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Garden Fun, Homestead Lessons & Baked Kale Chips

Now that spring is here we all get to start and end our days out in the fresh air again. We couldn’t be happier! This morning during our garden tour we checked all the plant progress.

The grapes are setting little grape clusters that need pinching off, the strawberry plants are flowering and seedlings are coming up everywhere.

We even got some “circle of life” learning under the belt today when Everly discovered a quickly drying out worm in the dirt.

She informed me the worm was “all dried up” and continued to watch it and poke it. “Mama it is moving! Let’s fix it” she said.

I told her to get a small amount of water from our rain barrel so we could make some mud to cover it with. Then we talked about how worms need mud and to be burred in the dirt.

Next I was unpleasantly surprised by a dead field mouse the cat left for us on top of the chicken hutch. While I scraped it up and tossed it in the trash we talked about how the cat likely played it to death. Everly wanted to take it to a doctor but I explained that it had been dead too long and that it couldn’t be saved. “Oh, okay mama. Poor guy” was her response as we tossed the poor thing in the trash.

Then we planted some annual flower seeds in places around the yard and she picked some pretty weeds that she wanted to keep on the table in a vase.

Next, we planted Everly the highly anticipated Sunflower/ Bean Tepee that we had thought up after seeing a similar Bean Tepee on Pintrest.The goal is to grow beans up the sunflower stalks for added functionality and fun. Here is how you can do it too:

Planting a Sunflower/ Bean Tepee-

Just take about 19 sunflower seeds and plant them in a semi-circle/ rounded horse shoe shape that is big enough for your kiddo to go in. Once the seeds sprout, plant about 10 or 15 bean seeds along the outside of the semi-circle.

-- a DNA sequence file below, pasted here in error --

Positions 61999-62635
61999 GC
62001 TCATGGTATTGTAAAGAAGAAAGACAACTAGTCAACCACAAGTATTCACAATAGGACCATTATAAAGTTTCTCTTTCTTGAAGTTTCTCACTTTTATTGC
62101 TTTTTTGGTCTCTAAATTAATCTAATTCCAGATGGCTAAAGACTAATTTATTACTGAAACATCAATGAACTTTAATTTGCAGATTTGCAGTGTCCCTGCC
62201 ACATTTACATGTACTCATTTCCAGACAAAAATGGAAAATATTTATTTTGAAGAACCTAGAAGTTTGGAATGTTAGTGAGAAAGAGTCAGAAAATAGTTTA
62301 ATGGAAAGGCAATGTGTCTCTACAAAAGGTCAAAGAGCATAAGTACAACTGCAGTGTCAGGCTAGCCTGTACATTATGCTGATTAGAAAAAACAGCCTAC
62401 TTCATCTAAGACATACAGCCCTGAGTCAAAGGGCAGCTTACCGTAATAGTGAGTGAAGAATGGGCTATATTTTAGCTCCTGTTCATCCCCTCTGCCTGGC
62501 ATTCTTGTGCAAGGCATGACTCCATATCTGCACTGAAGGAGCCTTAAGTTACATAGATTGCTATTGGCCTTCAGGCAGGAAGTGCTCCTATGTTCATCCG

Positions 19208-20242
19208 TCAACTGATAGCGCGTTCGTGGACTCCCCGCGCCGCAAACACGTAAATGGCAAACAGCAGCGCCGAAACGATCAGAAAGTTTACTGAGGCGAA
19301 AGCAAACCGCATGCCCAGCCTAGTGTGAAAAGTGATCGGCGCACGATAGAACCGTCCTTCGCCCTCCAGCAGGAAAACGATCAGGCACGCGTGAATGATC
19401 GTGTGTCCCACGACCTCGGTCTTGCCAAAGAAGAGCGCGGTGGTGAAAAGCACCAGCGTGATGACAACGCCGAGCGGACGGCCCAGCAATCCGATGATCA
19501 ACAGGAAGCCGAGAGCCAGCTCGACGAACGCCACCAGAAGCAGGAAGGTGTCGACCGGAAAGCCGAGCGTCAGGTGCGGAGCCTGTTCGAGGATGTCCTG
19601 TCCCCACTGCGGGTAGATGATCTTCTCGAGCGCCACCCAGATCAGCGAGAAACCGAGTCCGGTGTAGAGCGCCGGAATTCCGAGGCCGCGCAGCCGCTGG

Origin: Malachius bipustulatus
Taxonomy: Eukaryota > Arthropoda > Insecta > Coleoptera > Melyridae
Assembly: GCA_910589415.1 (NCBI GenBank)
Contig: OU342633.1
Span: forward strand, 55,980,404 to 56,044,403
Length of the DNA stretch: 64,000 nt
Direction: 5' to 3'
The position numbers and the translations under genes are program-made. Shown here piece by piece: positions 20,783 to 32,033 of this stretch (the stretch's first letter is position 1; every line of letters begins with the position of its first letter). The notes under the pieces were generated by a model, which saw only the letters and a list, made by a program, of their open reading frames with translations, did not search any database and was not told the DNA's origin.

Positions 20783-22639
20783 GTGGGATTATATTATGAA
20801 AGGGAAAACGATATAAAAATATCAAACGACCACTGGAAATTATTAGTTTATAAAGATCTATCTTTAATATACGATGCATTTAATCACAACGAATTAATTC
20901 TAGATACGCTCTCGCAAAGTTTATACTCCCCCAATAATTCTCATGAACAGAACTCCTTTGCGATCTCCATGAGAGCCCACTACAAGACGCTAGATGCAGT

Train the bean stalks to grow around the sunflower stalks. When sunflowers grow to about 2-3ft tall you can braid and twist their tops together to make a Tepee like roof. They will continue to grow upward and then bloom while their stalks make an exciting little hiding area for curious kiddos and a sturdy support for the beans.

Sunflower stalks are strong and roots go deep so chances are your teepee frame will remain after the end of the growing season and can be used to grow beans the following season. Just be sure to clip off your dried sunflower heads and put the seeds in a bird feeder after the season or the entire area surrounding your teepee will become a sunflower forest the following season as the seeds fall from the bloom heads and germinate.

Everly and I also clipped some kale to cook up today which was another nice adventure for her. She loves to do big person stuff like harvesting foods from the garden. Last year she loved to be in charge of carrying the “picking bucket” when we harvested things, this year she’s full on harvesting stuff herself which is great for her.

We also explored the mint plants, complete with taste testing their leaves and she found a wild onion bulb while helping me plant seeds that she washed and added to the harvest pile all on her own.

Now we are off to bake some yummy kale chips with the large kale plants that overwintered in our garden and are about to go to seed. Here is a recipe you can try:

Baked Kale Chips

  • 1 bunch (about 6 ounces) kale
  • 1 tablespoon olive oil grapeseed oil (or other heat stable non GMO oil. Note: olive oil isn’t heat stable and isn’t good for cooking.)
  • Sea salt to taste. (I used raw Hemalayan Pink Salt for added nutritional value.)

Preheat oven to 300°F. Rinse and dry the kale, then remove the stems and tough center ribs. Cut into large pieces, toss with oil in a bowl then sprinkle with salt. Arrange leaves in a single layer on a large baking sheet. Bake for 20 minutes, or until crisp. Place baking sheet on a rack to cool.

Do you grow a garden that your kids help with? If not I’d highly recommend you start a kitchen garden, even if it is just a few plants that you’ll know you can use for eating.

Getting the kids out and letting them get dirty is wonderful for them! Not only is it an activity you do together but it teaches them about responsibility, food, nutrition, cooking, resourcefulness and even life lessons if you are mindful of the fleeting opportunities.

If you haven’t already, unplug from technology for a bit and go get those hands dirty with your kids.

<p>A city girl turned farmer. Yes women do farm ;) Owner and operator of direct to consumer, Ryder Family Farm in Southern Illinois.<br /> Wearing many hats I'm also a mother to 3, a wife, a yogi, a farmer, a 4-H & Girl Scout leader & hospitality manager.</p>

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